Scratch 2X Astron Sprite Original Design / Scratch Built

Scratch - 2X Astron Sprite {Scratch}

Contributed by Howard Smart

Construction Rating: starstarstarstarstar_border
Flight Rating: starstarstarstarstar_border
Overall Rating: starstarstarstarstar_border
Published: 2010-05-16
Manufacturer: Scratch

2X upscale of the original Estes Astron Sprite.


  • 1 Big Bertha nose cone
  • 1 BT-60 body tube 5 7/8 inches
  • 1 Ring fin - 4 inch LOC tube 1.45 inches longh
  • 1 1/8 inch balsa sheet
  • 1 BT-20 motor mount tube 2.75 inch
  • 2 CR-20/60 centering rings
  • 1 18mm thrust ring
  • 1 Motor hook
  • 1 1/8 inch launch lug 2 inches
  • 1 Kevlar® string 24 inches - Pratt Hobbbies

As with most upscale projects, half the preparation is deciding what tubes to use to achieve the correct ratio of sizes. I this case, I had to compromise just a little. The ratio of the main body tube sizes is just about 2.1X, but there is no easily available tube for the ring fin that is just the right size to match that ratio. To be perfectly correct I would need a 4.75 inch diameter tube. I used a length of 4 inch LOC body tube, and I am very pleased with the result. It is quite heavy, but also very sturdy.

The other parts I had in my parts collection, probably from an Estes Designer Special box.

I downloaded the original plans from Jimz. I had to scale the fins myself, since the distance from the main body tube to the inside of the ring fin was not going to be 2.1X. Measure twice, cut once. Cut too short, and have to add shims to make up the difference. That's my new motto.

I used a band saw to cut the curvy outside fins that cover the ring fin. After gluing them on, I filled the joints with Elmer's Wood Filler. This really made the joints disappear.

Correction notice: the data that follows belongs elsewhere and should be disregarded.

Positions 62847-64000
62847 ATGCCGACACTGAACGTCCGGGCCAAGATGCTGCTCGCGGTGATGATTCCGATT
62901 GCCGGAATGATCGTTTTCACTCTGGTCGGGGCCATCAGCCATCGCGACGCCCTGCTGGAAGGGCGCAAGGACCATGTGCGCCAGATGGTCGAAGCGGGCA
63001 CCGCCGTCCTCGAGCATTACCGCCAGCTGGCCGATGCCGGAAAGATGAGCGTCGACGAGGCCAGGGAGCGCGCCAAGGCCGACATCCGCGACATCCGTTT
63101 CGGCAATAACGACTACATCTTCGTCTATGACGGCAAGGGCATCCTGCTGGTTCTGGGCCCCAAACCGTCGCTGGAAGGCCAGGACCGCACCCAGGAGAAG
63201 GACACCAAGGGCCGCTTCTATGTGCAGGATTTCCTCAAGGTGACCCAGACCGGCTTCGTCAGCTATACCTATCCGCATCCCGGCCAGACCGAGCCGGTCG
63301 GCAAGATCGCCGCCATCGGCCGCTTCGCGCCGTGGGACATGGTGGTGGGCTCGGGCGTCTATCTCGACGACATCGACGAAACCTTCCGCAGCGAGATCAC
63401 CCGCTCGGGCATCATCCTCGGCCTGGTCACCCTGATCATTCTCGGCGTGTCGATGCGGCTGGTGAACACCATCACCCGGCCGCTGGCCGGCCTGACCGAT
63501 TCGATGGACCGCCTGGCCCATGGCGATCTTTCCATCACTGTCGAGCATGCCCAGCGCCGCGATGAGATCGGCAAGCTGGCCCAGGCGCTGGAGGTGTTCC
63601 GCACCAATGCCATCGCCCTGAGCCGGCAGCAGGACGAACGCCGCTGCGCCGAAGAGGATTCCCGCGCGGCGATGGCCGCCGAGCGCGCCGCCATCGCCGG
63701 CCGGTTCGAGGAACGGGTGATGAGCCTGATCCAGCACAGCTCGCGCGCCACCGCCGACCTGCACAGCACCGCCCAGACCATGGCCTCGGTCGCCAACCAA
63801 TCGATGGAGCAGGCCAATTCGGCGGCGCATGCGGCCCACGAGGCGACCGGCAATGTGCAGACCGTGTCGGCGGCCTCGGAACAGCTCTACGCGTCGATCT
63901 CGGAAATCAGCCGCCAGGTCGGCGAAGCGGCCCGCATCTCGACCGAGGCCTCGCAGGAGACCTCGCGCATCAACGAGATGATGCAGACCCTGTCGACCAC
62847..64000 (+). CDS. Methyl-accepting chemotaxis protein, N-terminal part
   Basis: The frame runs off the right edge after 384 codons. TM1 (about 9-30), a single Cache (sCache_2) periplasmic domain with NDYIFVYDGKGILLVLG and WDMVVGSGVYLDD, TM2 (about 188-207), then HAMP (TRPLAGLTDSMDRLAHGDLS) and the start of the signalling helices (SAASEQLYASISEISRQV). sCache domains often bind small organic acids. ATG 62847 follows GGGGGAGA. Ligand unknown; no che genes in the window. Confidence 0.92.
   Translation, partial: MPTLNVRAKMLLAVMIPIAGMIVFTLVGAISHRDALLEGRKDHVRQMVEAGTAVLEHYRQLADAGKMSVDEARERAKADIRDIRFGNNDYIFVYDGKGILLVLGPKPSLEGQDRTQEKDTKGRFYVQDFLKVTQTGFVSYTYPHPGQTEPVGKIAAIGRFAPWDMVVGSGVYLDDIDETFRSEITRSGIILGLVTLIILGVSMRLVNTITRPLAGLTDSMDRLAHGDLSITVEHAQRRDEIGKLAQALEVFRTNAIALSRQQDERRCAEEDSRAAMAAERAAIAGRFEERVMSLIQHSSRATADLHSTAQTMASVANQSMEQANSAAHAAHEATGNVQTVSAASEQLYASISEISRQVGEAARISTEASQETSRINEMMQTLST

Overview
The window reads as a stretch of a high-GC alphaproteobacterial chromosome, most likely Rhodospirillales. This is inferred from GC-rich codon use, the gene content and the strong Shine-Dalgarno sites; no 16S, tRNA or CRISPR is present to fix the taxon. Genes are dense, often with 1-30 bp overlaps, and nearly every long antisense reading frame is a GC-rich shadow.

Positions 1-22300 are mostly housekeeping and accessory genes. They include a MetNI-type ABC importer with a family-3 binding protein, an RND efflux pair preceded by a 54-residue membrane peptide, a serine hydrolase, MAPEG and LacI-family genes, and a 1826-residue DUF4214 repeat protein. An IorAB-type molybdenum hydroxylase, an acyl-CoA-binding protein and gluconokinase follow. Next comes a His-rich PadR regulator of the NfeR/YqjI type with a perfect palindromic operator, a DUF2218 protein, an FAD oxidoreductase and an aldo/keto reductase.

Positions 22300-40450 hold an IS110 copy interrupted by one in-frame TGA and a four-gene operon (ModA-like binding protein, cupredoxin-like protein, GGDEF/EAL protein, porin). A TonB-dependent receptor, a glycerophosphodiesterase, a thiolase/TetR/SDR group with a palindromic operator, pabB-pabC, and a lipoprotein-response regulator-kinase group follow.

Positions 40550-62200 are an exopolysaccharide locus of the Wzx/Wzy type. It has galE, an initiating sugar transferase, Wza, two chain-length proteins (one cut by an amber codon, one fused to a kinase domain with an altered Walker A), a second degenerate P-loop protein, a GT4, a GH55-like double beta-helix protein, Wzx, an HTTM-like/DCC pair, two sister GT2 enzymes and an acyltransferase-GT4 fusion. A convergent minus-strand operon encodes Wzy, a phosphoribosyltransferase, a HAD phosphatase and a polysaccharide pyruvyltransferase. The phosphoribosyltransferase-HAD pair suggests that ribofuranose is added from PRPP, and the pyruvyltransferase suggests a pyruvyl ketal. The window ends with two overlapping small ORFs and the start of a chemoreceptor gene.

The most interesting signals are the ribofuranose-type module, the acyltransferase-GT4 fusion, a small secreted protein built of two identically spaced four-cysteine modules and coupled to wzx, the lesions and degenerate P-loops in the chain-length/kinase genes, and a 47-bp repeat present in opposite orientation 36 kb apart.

I looped the Kevlar® around the motor mount to anchor it, then glued the motor mount in. There is not a lot of room for the wadding and parachute, which caused me a little worry. The original used tumble recovery, so this shortness was not a problem.

I painted all of the balsa surfaces with dilute Elmer's Wood Filler/water slurry and let it dry. Then one sanding, and a coat of white Kilz. Another sanding to remove the fuzz from the primer coat and a couple of coats of gloss white enamel.

I put a 10 inch Estes parachute in it and stuffed the body tube with as much dog barf as I could. I was worried about melting the chute.

The first flight was on a Quest B6-4. This was a good flight, and eject a little past apogee. No problem at all with the parachute. This was a good size chute, as well.

The second and third flights were on Quest C6-5's. Again, very good performance. I like the long burn time of the Quest C's. Five seconds was a bit long, though. This rocket really decelerates quickly after burnout. I am going to try it with a C6-3, but I suspect it will be a little early. Too bad there is no C6-4.

This rocket has a cool look. I was concerned about its performance, and the shortness of the tube section for the recovery, but both turned out just fine. Did I mention that it looks cool? Several of the Scouts at the launch asked me about it. It would be even cooler with the original paint job.

The LOC 4 inch tube is too heavy. It occurs to me now that I might have been able to strip out an inner layer of paper to make it lighter.

I think it may be time for a 4X.

Don't get too frustrated if things are not perfect. The ring fin was not the exact 2X size, but it looks great. I really did sand the fins too short and then had to shim them out to fit the ring. If things do not go perfectly, and you are frustrated, take a break. Come back to it, and think about different angles to come at the problem.

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